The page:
Captain Fantastic’s Matt Ross wins director prize; animation The Red Turtle wins special prize.

The Happiest Day In The Life Of Olli Maki

Scroll down for full list of winners

Finnish boxer drama The Happiest Day In The Life Of Olli Maki, directed by Juho Kuosmanen, has won the Un Certain Regard prize at the 69th Cannes Film Festival.

After two Cinefondation-selected shorts, Kuosmanen has made his feature debut with this film inspired by the real life of Olli Maki, the first Finn to fight for the world championship in featherweight boxing, who is distracted by his first love on the day of the big fight.

Jarkko Lahti, Oona Airola and Eero Milonoff star in the black-and-white film, which shot on 16mm. B-Plan will release in Finland in September, with theatrical releases also secured for Germany, France and Denmark.

The Finland-Germany-Sweden co-production is produced by Aamu Film Company, One Two Films, Tre Vanner and Film Vast. Les Films du Losange handles sales

This year’s Un Certain Regard strand presented 18 films in competition from 20 different countries. Seven of the features, including Olli Maki, were first films. Mohamed Diab’s Clash (Eshtebak) opened the section.

The jury was presided over by Swiss actress Mathe Keller and comprised Austrian director/producer Jessica Hausner, Mexican actor/director Diego Luna, Swedish director Ruben Östlund and French actress Céline Sallette.

Jury Prize

Koji Fukada’s Harmonium won the jury prize. The Japanese director, who has toured much of the festival circuit with films including Hospitalité and Au Revoir l’Eté, screened in Cannes for the first time with his psychological thriller about a man who hires an old acquaintance at his workshop, only for the ex-convict to begin meddling in his family affairs.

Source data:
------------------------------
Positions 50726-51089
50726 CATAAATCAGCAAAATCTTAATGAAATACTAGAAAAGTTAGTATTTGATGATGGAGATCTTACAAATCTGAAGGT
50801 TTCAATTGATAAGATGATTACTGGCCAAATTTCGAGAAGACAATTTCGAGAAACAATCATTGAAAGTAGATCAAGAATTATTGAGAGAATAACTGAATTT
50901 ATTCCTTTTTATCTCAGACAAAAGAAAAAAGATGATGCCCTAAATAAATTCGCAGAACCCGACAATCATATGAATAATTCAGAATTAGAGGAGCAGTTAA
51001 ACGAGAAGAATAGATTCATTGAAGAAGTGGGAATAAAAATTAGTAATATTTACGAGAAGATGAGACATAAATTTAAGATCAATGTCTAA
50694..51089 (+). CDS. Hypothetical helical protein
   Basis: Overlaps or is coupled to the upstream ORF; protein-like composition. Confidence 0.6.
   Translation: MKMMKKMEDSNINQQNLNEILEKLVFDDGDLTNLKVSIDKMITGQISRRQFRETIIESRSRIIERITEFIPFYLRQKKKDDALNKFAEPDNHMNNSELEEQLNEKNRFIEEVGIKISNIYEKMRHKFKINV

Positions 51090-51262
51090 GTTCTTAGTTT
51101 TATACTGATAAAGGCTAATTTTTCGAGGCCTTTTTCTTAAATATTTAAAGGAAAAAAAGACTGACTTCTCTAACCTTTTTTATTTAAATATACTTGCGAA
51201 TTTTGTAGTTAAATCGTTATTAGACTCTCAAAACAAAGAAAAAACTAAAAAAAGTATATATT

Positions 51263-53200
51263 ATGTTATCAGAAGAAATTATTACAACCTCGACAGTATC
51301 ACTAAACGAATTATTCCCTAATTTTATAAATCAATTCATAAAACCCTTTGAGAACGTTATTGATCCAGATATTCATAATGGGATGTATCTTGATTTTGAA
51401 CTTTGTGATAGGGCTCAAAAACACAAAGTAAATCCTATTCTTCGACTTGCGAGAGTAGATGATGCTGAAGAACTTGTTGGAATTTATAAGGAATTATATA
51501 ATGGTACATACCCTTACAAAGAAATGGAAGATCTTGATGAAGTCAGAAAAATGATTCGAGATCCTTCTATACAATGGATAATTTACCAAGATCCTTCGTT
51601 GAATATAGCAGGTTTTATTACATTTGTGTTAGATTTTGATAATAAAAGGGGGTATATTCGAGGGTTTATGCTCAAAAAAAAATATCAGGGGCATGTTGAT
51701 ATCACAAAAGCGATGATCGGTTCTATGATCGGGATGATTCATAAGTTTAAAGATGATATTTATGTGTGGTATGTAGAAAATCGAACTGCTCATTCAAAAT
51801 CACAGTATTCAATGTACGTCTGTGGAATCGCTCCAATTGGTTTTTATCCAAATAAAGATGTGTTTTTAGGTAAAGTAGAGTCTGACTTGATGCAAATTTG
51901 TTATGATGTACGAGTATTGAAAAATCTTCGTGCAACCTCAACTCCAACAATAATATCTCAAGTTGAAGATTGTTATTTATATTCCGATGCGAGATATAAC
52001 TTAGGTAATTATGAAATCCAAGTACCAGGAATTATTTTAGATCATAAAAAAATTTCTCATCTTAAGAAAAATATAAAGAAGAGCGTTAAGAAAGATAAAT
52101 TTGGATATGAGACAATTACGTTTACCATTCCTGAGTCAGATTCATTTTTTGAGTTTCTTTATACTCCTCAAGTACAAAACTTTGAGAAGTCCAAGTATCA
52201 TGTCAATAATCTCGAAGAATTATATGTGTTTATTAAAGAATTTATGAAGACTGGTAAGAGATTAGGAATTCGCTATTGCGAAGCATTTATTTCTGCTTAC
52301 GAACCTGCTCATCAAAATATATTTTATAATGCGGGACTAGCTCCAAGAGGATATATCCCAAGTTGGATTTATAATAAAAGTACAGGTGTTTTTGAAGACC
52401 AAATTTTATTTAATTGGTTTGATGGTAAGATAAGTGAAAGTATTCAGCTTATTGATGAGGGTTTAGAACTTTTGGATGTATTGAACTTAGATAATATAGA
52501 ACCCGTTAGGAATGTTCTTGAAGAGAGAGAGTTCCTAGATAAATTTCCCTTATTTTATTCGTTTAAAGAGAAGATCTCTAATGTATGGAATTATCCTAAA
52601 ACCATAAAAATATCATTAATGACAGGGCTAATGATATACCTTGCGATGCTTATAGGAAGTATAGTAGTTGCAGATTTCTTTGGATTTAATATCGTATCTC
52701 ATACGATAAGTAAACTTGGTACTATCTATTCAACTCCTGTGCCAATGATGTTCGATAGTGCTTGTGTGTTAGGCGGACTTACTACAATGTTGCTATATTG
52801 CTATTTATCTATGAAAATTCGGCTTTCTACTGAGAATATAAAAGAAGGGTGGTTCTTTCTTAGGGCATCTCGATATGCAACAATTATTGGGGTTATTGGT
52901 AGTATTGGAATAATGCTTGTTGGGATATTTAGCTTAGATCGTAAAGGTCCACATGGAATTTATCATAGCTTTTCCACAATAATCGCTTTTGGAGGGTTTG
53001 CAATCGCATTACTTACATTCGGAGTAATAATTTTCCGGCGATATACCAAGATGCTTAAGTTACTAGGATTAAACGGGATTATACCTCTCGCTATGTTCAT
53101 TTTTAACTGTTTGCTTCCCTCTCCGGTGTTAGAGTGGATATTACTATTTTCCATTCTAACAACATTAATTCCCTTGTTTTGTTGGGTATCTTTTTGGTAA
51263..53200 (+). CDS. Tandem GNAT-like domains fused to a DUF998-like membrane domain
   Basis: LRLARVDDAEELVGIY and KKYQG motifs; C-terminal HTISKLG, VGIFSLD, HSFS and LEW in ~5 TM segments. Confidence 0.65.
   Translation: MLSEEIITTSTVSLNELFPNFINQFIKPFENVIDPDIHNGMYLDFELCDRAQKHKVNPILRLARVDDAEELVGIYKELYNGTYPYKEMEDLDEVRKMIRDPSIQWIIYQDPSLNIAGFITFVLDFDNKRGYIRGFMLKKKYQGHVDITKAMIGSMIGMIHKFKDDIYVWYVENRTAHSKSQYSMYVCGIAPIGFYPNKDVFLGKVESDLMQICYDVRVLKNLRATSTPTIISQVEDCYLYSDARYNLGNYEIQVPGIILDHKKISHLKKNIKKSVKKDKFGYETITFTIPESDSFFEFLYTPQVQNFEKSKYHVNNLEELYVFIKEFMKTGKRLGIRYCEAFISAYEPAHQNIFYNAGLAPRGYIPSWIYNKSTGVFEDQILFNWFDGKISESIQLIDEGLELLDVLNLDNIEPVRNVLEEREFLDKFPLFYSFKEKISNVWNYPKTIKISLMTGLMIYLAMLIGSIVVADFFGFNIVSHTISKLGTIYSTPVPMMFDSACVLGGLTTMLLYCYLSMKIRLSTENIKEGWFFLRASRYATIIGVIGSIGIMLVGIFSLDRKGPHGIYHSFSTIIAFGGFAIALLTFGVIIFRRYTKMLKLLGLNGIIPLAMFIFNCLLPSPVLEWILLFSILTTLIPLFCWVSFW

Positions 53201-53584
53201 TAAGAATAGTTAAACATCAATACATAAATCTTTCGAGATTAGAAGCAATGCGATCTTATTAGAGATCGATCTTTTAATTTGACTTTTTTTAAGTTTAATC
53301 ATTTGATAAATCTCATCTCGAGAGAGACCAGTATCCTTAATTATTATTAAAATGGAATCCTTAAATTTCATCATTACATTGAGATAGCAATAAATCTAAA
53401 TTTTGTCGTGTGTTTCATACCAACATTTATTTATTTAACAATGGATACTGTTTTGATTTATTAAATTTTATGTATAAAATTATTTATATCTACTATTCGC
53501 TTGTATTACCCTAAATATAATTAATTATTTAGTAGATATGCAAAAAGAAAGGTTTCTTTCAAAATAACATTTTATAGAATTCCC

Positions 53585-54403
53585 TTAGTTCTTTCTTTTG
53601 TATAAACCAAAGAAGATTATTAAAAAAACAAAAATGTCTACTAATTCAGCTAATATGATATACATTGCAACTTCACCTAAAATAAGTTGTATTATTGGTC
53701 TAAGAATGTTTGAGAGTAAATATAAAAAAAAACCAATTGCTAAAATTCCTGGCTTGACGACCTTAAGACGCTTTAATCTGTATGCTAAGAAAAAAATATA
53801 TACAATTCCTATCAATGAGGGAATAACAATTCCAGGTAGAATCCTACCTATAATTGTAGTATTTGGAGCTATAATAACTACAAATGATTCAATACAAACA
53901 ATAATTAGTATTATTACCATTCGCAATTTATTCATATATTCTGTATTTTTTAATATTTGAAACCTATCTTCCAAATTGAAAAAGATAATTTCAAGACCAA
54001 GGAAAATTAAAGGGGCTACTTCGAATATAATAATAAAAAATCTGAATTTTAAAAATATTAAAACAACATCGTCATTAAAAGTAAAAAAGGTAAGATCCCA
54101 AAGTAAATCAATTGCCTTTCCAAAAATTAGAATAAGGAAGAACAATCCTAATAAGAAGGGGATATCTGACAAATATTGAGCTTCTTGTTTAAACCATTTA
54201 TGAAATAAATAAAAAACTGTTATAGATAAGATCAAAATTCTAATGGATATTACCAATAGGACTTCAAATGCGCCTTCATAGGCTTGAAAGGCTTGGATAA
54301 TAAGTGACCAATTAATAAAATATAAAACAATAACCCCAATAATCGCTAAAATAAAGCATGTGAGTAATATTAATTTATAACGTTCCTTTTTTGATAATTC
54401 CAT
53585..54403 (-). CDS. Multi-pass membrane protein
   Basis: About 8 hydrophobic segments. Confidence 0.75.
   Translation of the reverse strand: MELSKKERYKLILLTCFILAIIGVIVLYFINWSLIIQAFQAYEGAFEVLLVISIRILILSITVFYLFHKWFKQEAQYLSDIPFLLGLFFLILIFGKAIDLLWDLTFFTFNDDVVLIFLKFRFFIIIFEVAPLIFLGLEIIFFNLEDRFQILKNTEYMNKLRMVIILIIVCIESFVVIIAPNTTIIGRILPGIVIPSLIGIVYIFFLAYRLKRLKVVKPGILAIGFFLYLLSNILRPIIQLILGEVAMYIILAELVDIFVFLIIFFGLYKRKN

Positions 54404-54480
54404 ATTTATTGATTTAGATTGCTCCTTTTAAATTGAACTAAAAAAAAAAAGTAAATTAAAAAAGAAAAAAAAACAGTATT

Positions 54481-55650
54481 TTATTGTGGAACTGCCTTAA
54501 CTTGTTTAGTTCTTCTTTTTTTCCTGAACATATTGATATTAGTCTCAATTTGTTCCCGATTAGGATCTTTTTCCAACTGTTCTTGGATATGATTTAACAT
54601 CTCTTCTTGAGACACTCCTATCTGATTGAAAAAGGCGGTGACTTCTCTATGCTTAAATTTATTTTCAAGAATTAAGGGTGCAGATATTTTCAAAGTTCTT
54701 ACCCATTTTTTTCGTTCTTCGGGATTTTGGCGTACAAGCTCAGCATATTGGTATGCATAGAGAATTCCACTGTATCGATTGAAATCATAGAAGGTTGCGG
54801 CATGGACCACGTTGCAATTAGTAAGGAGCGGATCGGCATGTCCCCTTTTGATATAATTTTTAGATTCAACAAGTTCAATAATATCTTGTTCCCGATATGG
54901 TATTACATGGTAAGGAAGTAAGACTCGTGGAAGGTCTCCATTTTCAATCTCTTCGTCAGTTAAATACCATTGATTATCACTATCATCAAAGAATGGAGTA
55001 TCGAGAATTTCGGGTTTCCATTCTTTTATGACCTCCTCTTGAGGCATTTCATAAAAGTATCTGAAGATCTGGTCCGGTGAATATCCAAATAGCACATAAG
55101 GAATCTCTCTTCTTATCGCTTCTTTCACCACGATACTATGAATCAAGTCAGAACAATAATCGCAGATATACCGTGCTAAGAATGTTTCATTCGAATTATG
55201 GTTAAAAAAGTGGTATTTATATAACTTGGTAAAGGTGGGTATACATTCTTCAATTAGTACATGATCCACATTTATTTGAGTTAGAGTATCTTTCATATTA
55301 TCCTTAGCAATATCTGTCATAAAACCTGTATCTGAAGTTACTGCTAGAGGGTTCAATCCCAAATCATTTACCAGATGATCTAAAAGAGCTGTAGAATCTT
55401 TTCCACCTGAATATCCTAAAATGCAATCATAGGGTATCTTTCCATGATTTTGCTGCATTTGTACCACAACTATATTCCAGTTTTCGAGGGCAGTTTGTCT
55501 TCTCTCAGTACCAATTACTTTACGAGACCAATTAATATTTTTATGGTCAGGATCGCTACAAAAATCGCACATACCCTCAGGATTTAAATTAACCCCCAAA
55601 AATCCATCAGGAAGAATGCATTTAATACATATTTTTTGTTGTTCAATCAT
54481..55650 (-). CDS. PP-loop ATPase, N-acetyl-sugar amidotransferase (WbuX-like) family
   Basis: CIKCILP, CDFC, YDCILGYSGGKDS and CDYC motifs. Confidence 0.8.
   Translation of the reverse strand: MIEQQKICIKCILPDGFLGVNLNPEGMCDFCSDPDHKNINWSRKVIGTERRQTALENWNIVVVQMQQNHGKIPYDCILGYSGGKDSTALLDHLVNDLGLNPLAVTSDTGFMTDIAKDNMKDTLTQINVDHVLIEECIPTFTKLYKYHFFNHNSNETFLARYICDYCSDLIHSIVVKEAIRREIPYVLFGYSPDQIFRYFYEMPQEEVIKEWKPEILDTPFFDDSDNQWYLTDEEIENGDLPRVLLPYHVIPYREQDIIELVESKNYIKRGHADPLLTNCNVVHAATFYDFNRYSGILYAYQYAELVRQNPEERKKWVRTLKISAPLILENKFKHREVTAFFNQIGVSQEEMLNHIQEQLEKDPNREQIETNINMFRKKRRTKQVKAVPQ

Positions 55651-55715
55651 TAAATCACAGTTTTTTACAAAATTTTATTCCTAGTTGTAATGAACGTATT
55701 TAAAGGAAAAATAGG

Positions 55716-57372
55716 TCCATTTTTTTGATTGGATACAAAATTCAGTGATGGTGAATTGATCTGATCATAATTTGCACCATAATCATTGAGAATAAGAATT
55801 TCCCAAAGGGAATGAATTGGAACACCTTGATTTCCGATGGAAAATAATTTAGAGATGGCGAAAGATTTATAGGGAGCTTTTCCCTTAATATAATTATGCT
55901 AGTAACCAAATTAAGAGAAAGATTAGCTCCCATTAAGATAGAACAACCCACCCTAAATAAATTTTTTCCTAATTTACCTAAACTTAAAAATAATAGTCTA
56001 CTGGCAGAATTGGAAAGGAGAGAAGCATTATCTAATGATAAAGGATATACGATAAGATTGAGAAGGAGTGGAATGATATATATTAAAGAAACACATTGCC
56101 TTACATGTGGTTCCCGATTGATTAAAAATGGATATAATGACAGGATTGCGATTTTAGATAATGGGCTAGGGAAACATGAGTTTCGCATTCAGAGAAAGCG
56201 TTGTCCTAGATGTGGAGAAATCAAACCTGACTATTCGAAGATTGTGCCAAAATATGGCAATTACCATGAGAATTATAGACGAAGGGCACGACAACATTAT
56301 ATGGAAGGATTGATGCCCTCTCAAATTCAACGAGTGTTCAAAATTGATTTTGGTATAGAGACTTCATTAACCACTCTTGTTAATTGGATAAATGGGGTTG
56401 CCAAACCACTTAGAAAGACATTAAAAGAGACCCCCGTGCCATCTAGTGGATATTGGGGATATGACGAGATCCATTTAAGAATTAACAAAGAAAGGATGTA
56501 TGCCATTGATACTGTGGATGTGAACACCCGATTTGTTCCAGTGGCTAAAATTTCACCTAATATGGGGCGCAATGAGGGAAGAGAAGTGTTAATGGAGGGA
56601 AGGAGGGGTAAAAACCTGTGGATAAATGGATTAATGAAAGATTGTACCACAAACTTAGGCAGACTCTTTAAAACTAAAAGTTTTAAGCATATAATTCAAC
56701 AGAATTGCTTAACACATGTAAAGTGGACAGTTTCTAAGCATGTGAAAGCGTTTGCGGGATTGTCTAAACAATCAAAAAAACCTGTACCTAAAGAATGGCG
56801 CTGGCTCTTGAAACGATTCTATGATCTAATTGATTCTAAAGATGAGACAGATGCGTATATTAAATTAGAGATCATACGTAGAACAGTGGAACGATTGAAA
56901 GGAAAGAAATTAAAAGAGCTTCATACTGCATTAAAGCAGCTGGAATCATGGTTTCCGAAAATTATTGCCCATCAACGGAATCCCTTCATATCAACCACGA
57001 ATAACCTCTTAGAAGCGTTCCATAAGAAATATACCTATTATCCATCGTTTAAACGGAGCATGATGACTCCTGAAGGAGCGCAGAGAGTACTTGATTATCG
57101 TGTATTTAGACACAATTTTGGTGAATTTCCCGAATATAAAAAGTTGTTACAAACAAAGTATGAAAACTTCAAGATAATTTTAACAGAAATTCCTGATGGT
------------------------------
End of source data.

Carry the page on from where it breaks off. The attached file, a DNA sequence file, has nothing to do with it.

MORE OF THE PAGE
Starring Tadanobu Asano (Journey To The Shore), the film is co-produced by Nagoya Broadcasting Network and France’s Comme des Cinemas (co-producer of Naomi Kawase’s An and Kiyoshi Kurosawa’s Journey To The Shore). MK2 handles sales.

Best director

US actor-turned-director Matt Ross won the best director award with Viggo Mortensen-starrer Captain Fantastic.

It marks Ross’s second feature behind the camera following 28 Hotel Rooms in 2012.  Captain Fantastic premiered at Sundance in January and has distribution in several territories, including Universum in Germany and Bleecker Street in the US.

Mortensen stars as a father of six who leaves his reclusive existence in the forests of the Pacific Northwest to enter the wider world after the death of his wife. Cinematographer Stéphane Fontaine is also at Cannes with Paul Verhoeven’s main Competition title Elle.

Sierra/Affinity handles sales.

Best screenplay

French film-making sisters Delphine and Muriel Coulin won best screenplay for The Stopover, adapted from a novel by Delphine Coulin.

The France-Germany co-production marks the second feature by the duo, who were in Critics’ Week 2011 with 17 Girls.

It centres on two female soldiers fresh, from a tour of duty in Afghanistan, who are given three days of leave at a five-star resort in Cyprus before returning home.

The cast includes French pop star and actress Soko (star of another Un Certain Regard title, The Dancer) and Greece’s Ariane Labed, who won the best actress award at Venice in 2010 for Attenberg and appears in the upcoming Assassin’s Creed.

Films Distribution handles sales.

Special prize

Un Certain Regard’s special prize went to animation The Red Turtle.

UK-Dutch animator Michael De Wit makes his feature animation debut after a series of critically acclaimed shorts including the Oscar-winning Father And Daughter.

The Red Turtle also marks Studio Ghibli’s first international co-production, with De Wit making the film in collaboration with Isao Takahata, director of celebrated animations Grave Of The Fireflies and The Tale of the Princess Kaguya.

The fantastical tale centres on a man marooned on a desert island who tries to escape until he encounters a strange turtle. The screenplay was co-written by Pascale Ferran, who was at Cannes in 2014 with Bird People.

Wild Bunch handles sales and the film was snapped up by Sony Pictures Classics for North America and Latin America during the festival.

Cannes’ main Competition prizes, including the Palme d’Or, will be announced at an awards ceremony tomorrow evening (May 22).

Prize of Un Certain Regard

The Happiest Day in the Life of Olli Mäki, dir. Juho Kuosmanen

Jury Prize

Harmonium (Fuchi ni Tatsu), dir. Koji Fukada

Best Director

Matt Ross, Captain Fantastic

Best Screenplay

Delphine Coulin, Muriel Coulin, The Stopover (Voir du Pays)

Special Prize

The Red Turtle (La Tortue Rouge), dir. Michael Dudok de Wit